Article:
FunNature & AnimalThey discover an enzyme that eats plastic

They discover an enzyme that eats plastic

A potential solution to one of the world’s biggest environmental problems: plastic. A team of scientists led by the University of Portsmouth and the US Department of Energy’s National Renewable Energy Laboratory have designed an enzyme that can digest some of our most polluting plastics.

The discovery, published in the journal
PNAS , could emerge as a curious but fantastic recycling remedy for millions of tons of plastic bottles , made of polyethylene terephthalate, or PET, that currently persist for hundreds of years in the environment.

The experts studied the crystal structure of PET, a recently discovered enzyme that digests PET, and used this 3D information to understand how it works. During this study, they inadvertently engineered an enzyme that is even better at degrading plastic than the one that evolved in nature, the enzyme produced by the bacterium Ideonella sakaiensis .

The researchers are now working on improving the enzyme to allow its industrial use to break down plastics in a short time.

“Few could have predicted that since plastics became popular in the 1960s, huge patches of plastic would end up floating in the oceans or being stored on beaches around the world that were once pristine,” explains John McGeehan, co-author of the work.

“We can all play an important role in addressing the plastic problem, but the scientific community that ultimately created these ‘wonderful materials’ must now use all the technology at their disposal to develop real solutions .”

The researchers made this breakthrough when they were examining the structure of a natural enzyme believed to have evolved at a waste recycling center in Japan, allowing a bacterium to break down plastic as a food source.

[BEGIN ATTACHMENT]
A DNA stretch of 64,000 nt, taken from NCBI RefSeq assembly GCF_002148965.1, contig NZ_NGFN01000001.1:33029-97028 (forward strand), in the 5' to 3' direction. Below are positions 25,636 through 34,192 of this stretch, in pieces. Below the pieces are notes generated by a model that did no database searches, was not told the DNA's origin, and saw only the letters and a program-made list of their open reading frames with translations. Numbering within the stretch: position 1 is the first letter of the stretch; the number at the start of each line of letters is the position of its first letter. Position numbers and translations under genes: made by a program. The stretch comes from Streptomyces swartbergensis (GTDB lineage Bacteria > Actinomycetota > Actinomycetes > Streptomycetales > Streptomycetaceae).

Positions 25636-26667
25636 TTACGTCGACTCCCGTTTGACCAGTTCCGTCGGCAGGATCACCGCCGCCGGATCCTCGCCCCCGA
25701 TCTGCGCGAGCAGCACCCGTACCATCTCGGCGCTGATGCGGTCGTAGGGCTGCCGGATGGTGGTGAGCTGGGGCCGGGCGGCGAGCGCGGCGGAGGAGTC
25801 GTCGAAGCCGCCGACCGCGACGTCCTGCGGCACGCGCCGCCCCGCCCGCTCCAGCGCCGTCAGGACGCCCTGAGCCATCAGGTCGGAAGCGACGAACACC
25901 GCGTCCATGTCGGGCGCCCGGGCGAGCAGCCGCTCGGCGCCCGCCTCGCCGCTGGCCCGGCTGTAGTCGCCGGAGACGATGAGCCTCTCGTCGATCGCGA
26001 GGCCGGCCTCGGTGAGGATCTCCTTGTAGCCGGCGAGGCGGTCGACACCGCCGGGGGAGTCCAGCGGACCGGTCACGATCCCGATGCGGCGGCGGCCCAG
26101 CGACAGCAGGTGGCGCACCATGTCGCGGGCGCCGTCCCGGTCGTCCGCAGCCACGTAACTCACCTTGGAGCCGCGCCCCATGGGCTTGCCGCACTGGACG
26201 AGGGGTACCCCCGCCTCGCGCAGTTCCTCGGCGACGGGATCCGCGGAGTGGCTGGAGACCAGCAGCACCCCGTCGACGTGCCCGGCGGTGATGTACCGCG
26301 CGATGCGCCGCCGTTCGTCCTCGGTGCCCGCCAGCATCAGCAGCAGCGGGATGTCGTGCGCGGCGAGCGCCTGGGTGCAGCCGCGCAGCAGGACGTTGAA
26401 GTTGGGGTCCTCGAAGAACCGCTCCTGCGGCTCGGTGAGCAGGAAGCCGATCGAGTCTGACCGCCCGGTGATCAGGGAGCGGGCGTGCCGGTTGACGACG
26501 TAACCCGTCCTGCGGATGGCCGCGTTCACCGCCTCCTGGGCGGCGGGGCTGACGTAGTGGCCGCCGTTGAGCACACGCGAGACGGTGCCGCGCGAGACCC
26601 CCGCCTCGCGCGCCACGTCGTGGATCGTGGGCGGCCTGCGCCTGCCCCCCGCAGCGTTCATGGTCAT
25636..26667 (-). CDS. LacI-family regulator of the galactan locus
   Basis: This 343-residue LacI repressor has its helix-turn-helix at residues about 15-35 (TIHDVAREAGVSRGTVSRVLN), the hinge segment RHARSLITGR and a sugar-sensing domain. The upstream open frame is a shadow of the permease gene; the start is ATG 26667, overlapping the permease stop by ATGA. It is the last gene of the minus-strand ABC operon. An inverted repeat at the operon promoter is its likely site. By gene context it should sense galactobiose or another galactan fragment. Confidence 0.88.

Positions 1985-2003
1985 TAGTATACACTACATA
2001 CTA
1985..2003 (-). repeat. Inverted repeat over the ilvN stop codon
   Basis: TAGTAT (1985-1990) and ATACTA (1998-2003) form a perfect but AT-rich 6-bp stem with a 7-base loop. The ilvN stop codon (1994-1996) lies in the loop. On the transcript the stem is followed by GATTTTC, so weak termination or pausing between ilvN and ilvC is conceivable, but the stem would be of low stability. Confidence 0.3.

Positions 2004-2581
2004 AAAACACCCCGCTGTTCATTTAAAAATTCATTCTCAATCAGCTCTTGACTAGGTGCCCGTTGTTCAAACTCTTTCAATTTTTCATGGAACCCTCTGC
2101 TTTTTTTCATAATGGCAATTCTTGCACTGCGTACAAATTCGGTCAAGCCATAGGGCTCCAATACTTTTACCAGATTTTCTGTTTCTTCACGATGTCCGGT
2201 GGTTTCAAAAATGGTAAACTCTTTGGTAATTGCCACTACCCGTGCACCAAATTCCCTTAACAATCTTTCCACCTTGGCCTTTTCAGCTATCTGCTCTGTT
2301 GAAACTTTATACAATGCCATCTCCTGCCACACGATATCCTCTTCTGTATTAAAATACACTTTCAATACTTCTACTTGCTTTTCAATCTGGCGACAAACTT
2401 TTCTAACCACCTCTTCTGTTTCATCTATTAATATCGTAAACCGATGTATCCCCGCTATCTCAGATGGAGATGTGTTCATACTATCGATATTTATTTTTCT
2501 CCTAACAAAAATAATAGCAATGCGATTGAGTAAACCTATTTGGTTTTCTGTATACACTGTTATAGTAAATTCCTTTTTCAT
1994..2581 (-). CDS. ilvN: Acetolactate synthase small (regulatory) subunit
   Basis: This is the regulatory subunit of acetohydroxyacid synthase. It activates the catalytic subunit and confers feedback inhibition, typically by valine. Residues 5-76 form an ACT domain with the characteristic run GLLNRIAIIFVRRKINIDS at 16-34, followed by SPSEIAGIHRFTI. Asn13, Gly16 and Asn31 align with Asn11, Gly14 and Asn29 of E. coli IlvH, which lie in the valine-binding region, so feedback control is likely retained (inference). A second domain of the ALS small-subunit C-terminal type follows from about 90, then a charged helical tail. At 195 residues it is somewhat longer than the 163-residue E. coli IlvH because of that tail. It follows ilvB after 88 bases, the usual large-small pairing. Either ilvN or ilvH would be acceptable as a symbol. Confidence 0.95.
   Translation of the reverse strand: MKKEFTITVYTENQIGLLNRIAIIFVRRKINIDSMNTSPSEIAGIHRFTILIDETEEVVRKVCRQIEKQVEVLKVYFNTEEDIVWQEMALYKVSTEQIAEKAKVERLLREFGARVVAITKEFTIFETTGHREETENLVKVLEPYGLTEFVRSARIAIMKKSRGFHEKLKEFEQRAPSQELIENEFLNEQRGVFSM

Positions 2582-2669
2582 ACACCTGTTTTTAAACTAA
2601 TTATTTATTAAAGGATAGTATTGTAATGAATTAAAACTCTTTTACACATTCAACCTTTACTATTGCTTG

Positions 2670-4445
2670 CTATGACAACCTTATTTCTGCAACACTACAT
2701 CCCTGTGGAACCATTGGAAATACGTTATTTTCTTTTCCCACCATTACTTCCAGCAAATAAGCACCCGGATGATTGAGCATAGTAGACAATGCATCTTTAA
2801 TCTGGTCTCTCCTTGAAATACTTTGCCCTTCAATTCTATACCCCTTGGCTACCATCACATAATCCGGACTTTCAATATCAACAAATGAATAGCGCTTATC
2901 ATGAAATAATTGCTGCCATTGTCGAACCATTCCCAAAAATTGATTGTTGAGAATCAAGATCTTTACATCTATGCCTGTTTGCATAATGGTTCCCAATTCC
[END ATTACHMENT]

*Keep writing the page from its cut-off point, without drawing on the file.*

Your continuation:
The goal was to determine its structure, but they ended up going one step further and accidentally designed an enzyme that was even better at breaking down PET plastics.

“Chance often plays an important role in fundamental scientific research, and our discovery here is no exception,” said McGeehan.

The research team intends to apply the tools of protein engineering and evolution to continue improving this enzyme.

Interestingly, the enzyme can also degrade polyethylene furandicarboxylate, or PEF, a bio-based substitute for PET plastics that comes as a replacement for glass beer bottles.

“The engineering process is very similar to that of the enzymes currently used in detergents for biowashing and in the manufacture of biofuels; the technology exists and it is within the possibility that in the coming years we will see an industrial viability in the process to convert PET and potentially other substrates like PEF, PLA and PBS in their original building blocks so they can be recycled sustainably, “says McGeehan.

It is clear that we are only at the beginning of this research and there is much to do in this field. We will all be on the lookout for solutions to address one of the biggest problems facing our planet.

Reference: Harry P. Austin el al., “Characterization and engineering of a plastic-degrading aromatic polyesterase,” PNAS (2018).

What are the real impacts of a golf course?

Although it may seem that golf is a sport closely linked to natural spaces, it actually has a great impact on the environment.

The South American firefly, a new invasive species in Spain?

Initially it was identified as a new species of firefly, although it was soon seen that, in fact, it had been brought by the human hand from Argentina.

NASA discovers more than 50 areas that emit exorbitant levels of greenhouse gases

NASA's 'EMIT' spectrometer locates has targeted Central Asia, the Middle East and the US among others.

Scientists identify the exact number of hamburgers you can eat without destroying the Earth

A new report highlights how much we should reduce our meat consumption per week to prevent the climate crisis from worsening.

Can an alligator have feathers?

If alligators and crocodiles have the genes that allow them to form feathers, why aren't they feathered?